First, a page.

No Apologizing

Christian Apologetic, and Social Commentary in a world gone mad

Tag Archives: New Testament

U2’s Bono interview about Christ


Okay….so I am always on the lookout for how celebrities describe their faith.  I find it interesting.  9 times out of 10 they end up creating a God that does not exist in the Bible.  Then along comes this excerpt from a book where Bono from U2 is being interviewed about his faith.  Actually the interview is from September 2010…but never the less it is an incredible read.  The following excerpt is from the poached egg and can be found at this link.

Christians in a rock band?

 

Bono: My understanding of the Scriptures has been made simple by the person of Christ. Christ teaches that God is love. What does that mean? What it means for me: a study of the life of Christ. Love here describes itself as a child born in straw poverty, the most vulnerable situation of all, without honor. I don’t let my religious world get too complicated. I just kind of go: Well, I think I know what God is. God is love, and as much as I respond [sighs] in allowing myself to be transformed by that love and acting in that love, that’s my religion. Where things get complicated for me, is when I try to live this love. Now that’s not so easy.

Assayas: What about the God of the Old Testament? He wasn’t so “peace and love”?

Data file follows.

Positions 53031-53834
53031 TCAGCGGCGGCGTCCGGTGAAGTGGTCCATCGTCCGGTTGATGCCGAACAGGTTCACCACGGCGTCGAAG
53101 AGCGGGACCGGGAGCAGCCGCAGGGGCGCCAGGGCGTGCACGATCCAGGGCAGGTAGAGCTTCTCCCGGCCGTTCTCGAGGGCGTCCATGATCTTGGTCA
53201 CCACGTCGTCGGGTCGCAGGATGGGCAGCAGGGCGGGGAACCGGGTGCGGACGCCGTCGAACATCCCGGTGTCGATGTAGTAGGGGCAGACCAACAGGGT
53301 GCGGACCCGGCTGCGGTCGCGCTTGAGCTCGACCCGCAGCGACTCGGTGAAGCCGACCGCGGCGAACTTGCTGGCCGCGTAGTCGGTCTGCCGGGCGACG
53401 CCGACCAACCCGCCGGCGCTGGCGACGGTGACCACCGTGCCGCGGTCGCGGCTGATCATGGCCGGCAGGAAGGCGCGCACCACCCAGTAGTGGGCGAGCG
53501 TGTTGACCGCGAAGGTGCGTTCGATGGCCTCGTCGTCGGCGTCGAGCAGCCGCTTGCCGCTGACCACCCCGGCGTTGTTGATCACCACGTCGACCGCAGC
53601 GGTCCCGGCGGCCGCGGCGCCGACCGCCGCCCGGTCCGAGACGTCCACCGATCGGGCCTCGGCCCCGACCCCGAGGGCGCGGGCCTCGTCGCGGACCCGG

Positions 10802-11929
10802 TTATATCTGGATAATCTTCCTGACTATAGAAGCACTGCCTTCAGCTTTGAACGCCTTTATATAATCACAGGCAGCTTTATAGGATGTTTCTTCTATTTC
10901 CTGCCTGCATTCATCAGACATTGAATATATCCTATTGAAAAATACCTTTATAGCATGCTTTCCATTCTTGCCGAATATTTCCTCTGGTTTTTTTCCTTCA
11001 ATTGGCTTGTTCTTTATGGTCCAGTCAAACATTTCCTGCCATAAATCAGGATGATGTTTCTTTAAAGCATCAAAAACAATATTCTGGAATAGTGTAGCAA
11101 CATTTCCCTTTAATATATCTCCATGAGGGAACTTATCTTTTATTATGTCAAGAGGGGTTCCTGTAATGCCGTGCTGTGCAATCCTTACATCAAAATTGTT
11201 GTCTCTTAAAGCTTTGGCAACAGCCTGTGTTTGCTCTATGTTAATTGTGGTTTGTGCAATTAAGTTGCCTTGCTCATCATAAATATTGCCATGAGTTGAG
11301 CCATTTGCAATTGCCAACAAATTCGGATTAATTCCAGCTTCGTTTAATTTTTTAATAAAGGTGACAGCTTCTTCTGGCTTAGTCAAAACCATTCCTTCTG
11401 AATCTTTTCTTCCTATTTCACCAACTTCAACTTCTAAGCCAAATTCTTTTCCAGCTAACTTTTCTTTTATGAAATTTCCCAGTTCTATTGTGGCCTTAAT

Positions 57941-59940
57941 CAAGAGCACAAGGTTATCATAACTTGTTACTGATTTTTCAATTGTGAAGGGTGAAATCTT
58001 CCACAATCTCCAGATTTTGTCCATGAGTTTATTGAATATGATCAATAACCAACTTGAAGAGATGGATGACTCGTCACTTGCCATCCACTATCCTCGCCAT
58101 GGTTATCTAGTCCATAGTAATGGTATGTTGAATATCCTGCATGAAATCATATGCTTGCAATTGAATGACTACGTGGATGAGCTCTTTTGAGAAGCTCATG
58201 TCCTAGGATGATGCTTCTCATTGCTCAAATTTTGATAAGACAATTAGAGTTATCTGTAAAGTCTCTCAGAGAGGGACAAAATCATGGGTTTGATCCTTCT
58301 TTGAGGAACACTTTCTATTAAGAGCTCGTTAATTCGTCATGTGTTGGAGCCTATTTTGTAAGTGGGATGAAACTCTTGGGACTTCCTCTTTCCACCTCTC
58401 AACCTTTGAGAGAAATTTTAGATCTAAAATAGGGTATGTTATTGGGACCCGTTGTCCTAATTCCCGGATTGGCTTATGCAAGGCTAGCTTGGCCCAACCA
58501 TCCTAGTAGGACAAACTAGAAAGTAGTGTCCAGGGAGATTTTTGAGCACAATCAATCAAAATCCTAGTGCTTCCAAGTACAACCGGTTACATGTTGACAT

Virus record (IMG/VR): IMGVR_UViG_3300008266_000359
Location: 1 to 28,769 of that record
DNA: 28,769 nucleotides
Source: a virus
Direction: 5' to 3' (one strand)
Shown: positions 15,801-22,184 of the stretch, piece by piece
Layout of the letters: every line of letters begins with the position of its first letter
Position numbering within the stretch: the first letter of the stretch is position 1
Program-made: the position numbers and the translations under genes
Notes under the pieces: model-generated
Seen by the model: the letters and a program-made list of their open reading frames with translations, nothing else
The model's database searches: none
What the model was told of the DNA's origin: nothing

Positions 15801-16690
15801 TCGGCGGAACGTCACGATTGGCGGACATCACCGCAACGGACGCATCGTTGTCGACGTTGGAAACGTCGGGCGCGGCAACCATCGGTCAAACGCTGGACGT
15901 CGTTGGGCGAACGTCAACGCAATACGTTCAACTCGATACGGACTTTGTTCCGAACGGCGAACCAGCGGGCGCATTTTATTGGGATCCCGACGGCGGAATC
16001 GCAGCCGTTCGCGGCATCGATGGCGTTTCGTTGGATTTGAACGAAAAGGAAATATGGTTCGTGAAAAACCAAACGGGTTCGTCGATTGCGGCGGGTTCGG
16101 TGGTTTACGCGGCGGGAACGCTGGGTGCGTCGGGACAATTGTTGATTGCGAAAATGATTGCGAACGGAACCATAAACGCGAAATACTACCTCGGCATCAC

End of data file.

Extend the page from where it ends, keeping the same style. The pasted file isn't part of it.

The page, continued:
Bono: There’s nothing hippie about my picture of Christ. The Gospels paint a picture of a very demanding, sometimes divisive love, but love it is. I accept the Old Testament as more of an action movie: blood, car chases, evacuations, a lot of special effects, seas dividing, mass murder, adultery. The children of God are running amok, wayward. Maybe that’s why they’re so relatable. But the way we would see it, those of us who are trying to figure out our Christian conundrum, is that the God of the Old Testament is like the journey from stern father to friend. When you’re a child, you need clear directions and some strict rules. But with Christ, we have access in a one-to-one relationship, for, as in the Old Testament, it was more one of worship and awe, a vertical relationship. The New Testament, on the other hand, we look across at a Jesus who looks familiar, horizontal. The combination is what makes the Cross.

Assayas: Speaking of bloody action movies, we were talking about South and Central America last time. The Jesuit priests arrived there with the gospel in one hand and a rifle in the other.

Bono: I know, I know. Religion can be the enemy of God. It’s often what happens when God, like Elvis, has left the building. [laughs] A list of instructions where there was once conviction; dogma where once people just did it; a congregation led by a man where once they were led by the Holy Spirit. Discipline replacing discipleship. Why are you chuckling?

Assayas: I was wondering if you said all of that to the Pope the day you met him.

Bono: Let’s not get too hard on the Holy Roman Church here. The Church has its problems, but the older I get, the more comfort I find there. The physical experience of being in a crowd of largely humble people, heads bowed, murmuring prayers, stories told in stained-glass windows

Assayas: So you won’t be critical.

Bono: No, I can be critical, especially on the topic of contraception. But when I meet someone like Sister Benedicta and see her work with AIDS orphans in Addis Ababa, or Sister Ann doing the same in Malawi, or Father Jack Fenukan and his group Concern all over Africa, when I meet priests and nuns tending to the sick and the poor and giving up much easier lives to do so, I surrender a little easier.

Assayas: But you met the man himself. Was it a great experience?